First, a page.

This is dystopian as hell. More so than a hack-prone tool like 23andMe saving your genetic and hereditary data, and then leaking it like a wayward sieve. So, Google – the company that has more data on us than our parents, or the CIA has on your friendly neighborhood weed guy – wants to feed all your data to an AI and let it act as your life's chronicler.
A couple of days ago, Google launched its best AI model called Gemini. It's available in three sizes, with the smallest one running on the Pixel 8 Pro. What next? Project Ellmann. Imagine a chatbot like ChatGPT, give it a more humane nature like Hey Pi, and let it access all your photos and web search history to tell you... about yourself.
Actually, scratch my ruminations. This is how Google itself is pitching the idea:
“Imagine opening ChatGPT but it already knows everything about your life. What would you ask it?”
That's what the secret "Project Ellmann" is all about. According to internal papers seen by CNBC, Google intends to use Gemini AI to cook up a “bird’s-eye” view of a person's life based on data stored on their phone. What data, exactly? All your photos and web search history.
Now, I don't know how far you've dug into the privacy repercussions, but your search history can paint an entire picture of your digital existence. I'm not just talking about your PornHub preferences here, but your shopping kinks, news consumption, professional inclinations, academic roles, activism, and everything else.
Just read this segment from the CNBC report to realize how much control Google seeks with Project Ellmann:
The idea would be to use LLMs like Gemini to ingest search results, spot patterns in a user’s photos, create a chatbot, and “answer previously impossible questions,” according to a copy of a presentation viewed by CNBC. Ellmann’s aim, it states, is to be “Your Life Story Teller.”
Project Ellman has already been demoed internally, but there is no certainty when exactly it will be out. But how invasive Google seeks to get? Here's a presentation quote for the dystopian project:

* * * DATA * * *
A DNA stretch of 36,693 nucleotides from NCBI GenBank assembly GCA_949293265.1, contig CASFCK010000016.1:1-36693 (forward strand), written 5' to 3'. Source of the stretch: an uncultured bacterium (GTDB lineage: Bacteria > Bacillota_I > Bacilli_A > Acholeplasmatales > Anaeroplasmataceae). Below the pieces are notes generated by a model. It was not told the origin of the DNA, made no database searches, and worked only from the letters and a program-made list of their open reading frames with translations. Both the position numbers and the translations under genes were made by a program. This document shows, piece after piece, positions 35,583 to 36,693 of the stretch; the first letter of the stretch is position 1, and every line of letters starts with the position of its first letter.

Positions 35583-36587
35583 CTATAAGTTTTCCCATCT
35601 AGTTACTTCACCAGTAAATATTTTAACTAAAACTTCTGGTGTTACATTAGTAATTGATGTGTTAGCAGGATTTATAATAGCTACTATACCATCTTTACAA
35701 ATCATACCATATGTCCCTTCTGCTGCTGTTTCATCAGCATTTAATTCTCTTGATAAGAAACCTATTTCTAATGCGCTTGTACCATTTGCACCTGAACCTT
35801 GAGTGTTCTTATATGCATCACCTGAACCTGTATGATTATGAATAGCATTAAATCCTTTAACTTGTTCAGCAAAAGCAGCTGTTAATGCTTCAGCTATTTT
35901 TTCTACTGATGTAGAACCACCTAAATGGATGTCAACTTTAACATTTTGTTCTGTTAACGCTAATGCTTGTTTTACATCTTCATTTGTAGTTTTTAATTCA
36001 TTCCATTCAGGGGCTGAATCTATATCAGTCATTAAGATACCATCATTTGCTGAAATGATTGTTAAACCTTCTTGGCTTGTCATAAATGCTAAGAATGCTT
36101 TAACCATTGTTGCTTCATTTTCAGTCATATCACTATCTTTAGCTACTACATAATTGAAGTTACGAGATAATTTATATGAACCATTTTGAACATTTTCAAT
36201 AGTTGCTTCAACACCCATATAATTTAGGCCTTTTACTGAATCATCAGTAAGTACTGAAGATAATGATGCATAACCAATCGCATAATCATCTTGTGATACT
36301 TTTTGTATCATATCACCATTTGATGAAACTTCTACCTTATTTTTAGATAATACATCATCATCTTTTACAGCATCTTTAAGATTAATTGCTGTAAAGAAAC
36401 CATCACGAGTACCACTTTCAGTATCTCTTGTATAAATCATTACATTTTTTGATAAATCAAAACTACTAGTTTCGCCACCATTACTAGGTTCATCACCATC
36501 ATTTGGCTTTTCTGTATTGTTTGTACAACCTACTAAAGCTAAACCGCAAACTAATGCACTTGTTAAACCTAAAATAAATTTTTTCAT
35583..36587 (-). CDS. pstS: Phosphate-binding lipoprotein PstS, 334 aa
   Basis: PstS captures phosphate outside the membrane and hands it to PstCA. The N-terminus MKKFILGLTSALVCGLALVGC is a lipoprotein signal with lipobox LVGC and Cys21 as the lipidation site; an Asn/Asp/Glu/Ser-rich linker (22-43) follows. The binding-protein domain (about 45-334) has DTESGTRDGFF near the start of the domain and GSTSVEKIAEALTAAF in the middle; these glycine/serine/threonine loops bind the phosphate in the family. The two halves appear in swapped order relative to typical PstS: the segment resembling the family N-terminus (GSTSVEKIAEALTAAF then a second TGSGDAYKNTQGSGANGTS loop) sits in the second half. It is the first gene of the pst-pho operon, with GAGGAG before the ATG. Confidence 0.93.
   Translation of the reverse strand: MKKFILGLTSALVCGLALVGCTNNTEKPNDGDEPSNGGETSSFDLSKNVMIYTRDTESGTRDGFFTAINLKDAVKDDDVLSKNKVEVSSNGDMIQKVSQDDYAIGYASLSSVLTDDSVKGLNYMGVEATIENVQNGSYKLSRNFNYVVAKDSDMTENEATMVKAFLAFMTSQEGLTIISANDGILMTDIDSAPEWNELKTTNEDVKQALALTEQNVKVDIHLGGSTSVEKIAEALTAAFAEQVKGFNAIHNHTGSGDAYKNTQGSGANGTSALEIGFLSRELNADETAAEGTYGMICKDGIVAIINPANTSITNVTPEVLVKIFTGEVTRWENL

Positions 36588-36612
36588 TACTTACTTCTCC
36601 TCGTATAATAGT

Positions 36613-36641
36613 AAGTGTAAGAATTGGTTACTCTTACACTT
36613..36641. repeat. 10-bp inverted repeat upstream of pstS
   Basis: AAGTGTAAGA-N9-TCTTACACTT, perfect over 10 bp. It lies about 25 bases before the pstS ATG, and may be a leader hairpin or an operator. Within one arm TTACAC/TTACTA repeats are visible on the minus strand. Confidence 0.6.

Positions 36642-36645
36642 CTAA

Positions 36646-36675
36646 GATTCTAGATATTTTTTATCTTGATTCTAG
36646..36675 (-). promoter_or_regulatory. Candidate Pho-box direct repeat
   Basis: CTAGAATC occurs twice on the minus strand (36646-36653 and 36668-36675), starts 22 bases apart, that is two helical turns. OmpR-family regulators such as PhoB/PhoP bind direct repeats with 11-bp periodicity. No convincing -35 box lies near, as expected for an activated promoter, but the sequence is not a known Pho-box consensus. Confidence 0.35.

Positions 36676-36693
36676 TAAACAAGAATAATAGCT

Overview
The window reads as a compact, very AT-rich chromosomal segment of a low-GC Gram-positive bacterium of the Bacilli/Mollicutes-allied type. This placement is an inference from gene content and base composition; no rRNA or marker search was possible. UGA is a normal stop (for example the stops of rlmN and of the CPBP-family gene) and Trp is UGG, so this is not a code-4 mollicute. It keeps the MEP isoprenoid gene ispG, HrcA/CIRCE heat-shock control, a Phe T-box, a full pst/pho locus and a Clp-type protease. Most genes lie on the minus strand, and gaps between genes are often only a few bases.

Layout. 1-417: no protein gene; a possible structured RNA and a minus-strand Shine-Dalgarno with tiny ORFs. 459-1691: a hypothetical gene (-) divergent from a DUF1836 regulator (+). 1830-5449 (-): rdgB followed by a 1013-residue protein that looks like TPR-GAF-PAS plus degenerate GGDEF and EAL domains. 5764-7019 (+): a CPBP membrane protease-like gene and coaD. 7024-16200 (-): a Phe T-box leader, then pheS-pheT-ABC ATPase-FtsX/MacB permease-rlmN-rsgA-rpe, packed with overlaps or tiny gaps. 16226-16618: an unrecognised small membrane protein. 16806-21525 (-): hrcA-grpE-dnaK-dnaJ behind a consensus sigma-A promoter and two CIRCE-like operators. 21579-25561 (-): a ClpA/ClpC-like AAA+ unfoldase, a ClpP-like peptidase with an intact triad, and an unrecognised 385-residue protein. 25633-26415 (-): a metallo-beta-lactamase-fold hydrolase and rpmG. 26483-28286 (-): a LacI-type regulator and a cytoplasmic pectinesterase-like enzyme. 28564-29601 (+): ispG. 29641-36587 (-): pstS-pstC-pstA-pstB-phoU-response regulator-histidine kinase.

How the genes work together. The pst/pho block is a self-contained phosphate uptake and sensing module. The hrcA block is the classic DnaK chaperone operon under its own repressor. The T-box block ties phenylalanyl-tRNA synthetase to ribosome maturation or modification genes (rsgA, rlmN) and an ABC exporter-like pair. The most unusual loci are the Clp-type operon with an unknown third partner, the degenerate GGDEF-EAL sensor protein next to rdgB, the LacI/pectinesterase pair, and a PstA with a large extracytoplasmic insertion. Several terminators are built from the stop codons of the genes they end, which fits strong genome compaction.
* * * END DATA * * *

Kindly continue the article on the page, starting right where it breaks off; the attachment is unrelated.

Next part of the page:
“We trawl through your photos, looking at their tags and locations to identify a meaningful moment. When we step back and understand your life in its entirety, your overarching story becomes clear.”
Exceeding the bounds of human memory
But the worst is not merely an AI accessing all the stuff on your Google Photos directory. It's reading them contextually, like a human. This is how the CNBC report describes it:
Presenters gave another example of determining one user had recently been to a class reunion. “It’s exactly 10 years since he graduated and is full of faces not seen in 10 years so it’s probably a reunion,” the team inferred in its presentation.
Ellmann also presented a summary of the user’s eating habits, other slides showed. “You seem to enjoy Italian food. There are several photos of pasta dishes, as well as a photo of a pizza.” It also said that the user seemed to enjoy new food because one of their photos had a menu with a dish it didn’t recognize.
Project Ellman is currently in the brainstorming phase. Google, as usual, won't offer any concrete details about it. But the overarching conclusion is that your privacy will soon be at the whims of an AI, nibbling at your personal data and vomiting answers that eerily defy human memory.
Want a taste of just how freakishly smart the Gemini AI is? Have a look at the first two minutes of this video shared by Google chief Sundar Pichai below: